Father shook his head. “Stand up, both of you.” We rose, standing in the doorway, and I passed Ryukou a glance.
“Come here please.”
I obeyed, taking measured steps toward our father, as Ryukou did. It wasn’t that I feared him, not really. But I often didn’t know what to say or do in his presence. I had been taught what I couldn’t say in his presence, but never what I could. When your father is the leader of a great many people, you find that it’s difficult to drop formalities. This time was no different.
Once, when I was thirteen, my father asked me to join him for a game of Shi-Tak. I had been surprised by the request; my father rarely said more than a sentence to me at once, and he hardly had time to share in any kind of pastime with me. I was eager to spend time with him. He always intimidated me, but I wanted to make my father proud. I had learned to play Shi-Tak from Bandaro when I was young, but I had never been very good. Still, I hoped I could play well against my father, to make him pleased to have such a clever, capable son.
The rules were fairly simple, and I was sure I was making the right choices about where to put my stones on the board, but I realized at the end of the game that I was completely talentless in Shi-Tak. I lost the first match, which wasn’t surprising, but we played another game. I lost that match too. I was frustrated and humiliated for some reason. I didn’t want to fail in front of my father. After the third time he had defeated me in less than five minutes, my father only sighed and leaned back in his chair.
He asked me what hobbies I had, and I told him I liked to practice my riding and archery. He only nodded and simply said that he’d had fun before leaving to return to his duties.
I realized then that he knew absolutely nothing about me. It wasn’t surprising really. We hadn’t ever shared many conversations, and he was a King. He didn’t have time to entertain or bond with a teenaged boy who couldn’t even play a board game proficiently.
Father regarded us curiously with his chin resting on his fist, his gaze shifting between us.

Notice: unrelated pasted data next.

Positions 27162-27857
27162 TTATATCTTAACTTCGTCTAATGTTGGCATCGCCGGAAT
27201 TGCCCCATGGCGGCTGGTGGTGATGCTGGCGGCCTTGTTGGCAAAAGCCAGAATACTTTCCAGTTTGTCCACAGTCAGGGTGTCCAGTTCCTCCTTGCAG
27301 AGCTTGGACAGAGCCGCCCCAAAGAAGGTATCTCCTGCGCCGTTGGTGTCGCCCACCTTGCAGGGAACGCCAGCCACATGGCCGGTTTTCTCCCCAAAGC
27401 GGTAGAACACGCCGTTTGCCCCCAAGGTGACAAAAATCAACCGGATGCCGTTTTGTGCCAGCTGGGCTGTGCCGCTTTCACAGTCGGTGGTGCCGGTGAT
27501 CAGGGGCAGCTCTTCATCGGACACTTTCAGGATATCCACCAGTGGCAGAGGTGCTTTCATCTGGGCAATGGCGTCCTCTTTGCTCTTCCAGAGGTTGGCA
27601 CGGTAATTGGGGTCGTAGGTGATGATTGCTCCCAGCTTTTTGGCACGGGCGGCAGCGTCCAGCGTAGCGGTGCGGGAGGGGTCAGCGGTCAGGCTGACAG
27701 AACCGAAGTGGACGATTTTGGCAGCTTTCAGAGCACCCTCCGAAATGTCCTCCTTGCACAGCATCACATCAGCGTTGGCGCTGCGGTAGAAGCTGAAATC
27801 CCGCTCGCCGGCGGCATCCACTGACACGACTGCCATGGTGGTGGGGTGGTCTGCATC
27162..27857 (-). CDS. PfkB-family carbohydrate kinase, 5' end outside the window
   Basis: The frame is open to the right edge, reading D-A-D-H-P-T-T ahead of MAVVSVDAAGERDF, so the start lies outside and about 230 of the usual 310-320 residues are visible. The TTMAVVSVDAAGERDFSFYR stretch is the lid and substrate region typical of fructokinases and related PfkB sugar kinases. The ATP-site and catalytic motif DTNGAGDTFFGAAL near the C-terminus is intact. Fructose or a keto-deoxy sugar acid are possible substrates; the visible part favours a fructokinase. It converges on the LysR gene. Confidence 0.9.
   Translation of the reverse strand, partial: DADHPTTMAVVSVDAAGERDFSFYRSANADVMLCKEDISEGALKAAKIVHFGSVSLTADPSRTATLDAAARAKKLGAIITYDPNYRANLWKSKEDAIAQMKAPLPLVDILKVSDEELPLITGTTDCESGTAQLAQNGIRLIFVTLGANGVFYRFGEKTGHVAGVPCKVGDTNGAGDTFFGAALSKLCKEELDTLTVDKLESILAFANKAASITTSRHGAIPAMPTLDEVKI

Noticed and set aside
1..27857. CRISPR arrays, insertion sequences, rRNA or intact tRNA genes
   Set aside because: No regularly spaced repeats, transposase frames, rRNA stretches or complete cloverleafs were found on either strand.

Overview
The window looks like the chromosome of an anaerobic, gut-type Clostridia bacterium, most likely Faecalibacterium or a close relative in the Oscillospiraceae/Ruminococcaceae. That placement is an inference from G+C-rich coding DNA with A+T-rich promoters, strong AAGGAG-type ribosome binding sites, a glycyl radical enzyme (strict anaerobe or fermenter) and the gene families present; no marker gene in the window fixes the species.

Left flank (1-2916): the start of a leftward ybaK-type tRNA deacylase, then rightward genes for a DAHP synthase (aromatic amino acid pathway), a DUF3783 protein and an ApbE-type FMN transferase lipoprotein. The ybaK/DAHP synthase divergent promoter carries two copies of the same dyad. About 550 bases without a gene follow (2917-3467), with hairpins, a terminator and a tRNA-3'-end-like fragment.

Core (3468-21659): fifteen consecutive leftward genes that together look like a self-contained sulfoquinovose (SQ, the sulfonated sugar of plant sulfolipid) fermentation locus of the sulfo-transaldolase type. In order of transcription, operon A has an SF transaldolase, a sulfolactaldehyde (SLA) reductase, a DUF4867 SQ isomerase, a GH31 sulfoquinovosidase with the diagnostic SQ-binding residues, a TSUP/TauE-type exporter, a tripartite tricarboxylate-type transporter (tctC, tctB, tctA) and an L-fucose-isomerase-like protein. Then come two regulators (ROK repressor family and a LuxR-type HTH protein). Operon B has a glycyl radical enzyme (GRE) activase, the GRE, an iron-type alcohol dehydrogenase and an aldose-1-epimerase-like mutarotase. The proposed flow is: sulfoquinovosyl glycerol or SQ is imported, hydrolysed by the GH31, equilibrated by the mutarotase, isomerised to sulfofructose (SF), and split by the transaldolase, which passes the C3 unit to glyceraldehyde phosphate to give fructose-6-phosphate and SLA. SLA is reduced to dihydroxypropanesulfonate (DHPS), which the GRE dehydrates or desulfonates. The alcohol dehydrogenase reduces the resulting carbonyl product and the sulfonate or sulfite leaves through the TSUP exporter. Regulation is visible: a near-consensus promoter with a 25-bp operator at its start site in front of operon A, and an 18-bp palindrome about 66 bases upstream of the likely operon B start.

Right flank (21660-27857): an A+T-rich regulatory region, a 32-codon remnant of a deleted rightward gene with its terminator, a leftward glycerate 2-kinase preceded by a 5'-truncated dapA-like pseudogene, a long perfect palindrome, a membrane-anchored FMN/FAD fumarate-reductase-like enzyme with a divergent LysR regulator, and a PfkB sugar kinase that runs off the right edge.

I was quite used to people staring at me by this point; I knew I was peculiar. But I ducked my head under my father’s piercing blue gaze.
After a moment, Father let his hand fall from his chin and sighed. “I was lost in thought… My apologies.”
Ryukou and I both nodded respectfully.
“I’m sure you know why I summoned the two of you here,” he continued. “It seems that all we ever have time to think about is war.” He shook his head, somber. “In any case, I have received word that a force of over seven-hundred Demali were spotted near the eastern border. Our scouts tell me that they continue to march westward, toward Gō Ataru.”
“Seven-hundred men?” Ryukou asked, surprised. “That’s a large force for Demali. Do they think to claim our capital? Those savages can’t be so reckless as to think only seven-hundred soldiers would be enough to take this city.”
I too found it difficult to comprehend the situation, waiting for Father’s response.
“I’m not sure,” he said. “Their movements weren’t exactly clear, as reported by the scouts. The details are all in this letter.” He raised his hand to show it to us.
“May I see it?” Ryukou asked.
Our father nodded once and handed it to him. As soon as the paper was in his hands, Ryukou had unfolded it and was scanning the page. His eyes darted over the words there, his eyebrows knitted together in focus.
I leaned over and tried to read the symbols as well, but it was difficult to see without leaning over Ryukou’s shoulder. Instead, I waited for Ryukou to finish reading.
“I see…” Ryukou said as he refolded the letter and handed it back to Father. He let out a soft sigh, rubbing his chin thoughtfully.
It was an image I was very familiar with. I had seen Ryukou show the exact same expression many times when he was formulating some sort of tactic in his head, or puzzling something out.
“Obviously,” Father began again, tucking the letter back into his sleeve, “I intend to crush them before they can move closer, in any case.”
“What would you like us to do?” I asked, eager to be of some help.
“Obviously, Father wants us to march with him,” Ryukou said. “Am I correct?”
“Yes. Unfortunately, there is no time to delay. I have already sent word to the barracks. We depart tomorrow at dawn with the troops. Any preparations you must make, do it before the day ends.”
“Is General Oimé coming?” Rykou asked.
“Yes,” Father said. “For such an urgent threat, I thought it best to have him lead the men with me.”
Ryukou nodded. “That’s a good idea. He is our most experienced general.”
Father sighed and sank into the chair in front of his writing desk. “That is all. You may both go and prepare.”
“Yes sir,” I said, while Ryukou simply bowed his head.
As we both started toward the door, Father added, “Ah yes, and don’t forget to say goodbye to your mother. She’ll want to see you both before we depart.”
I shared a knowing glance with Ryukou, and he shook his head, amused.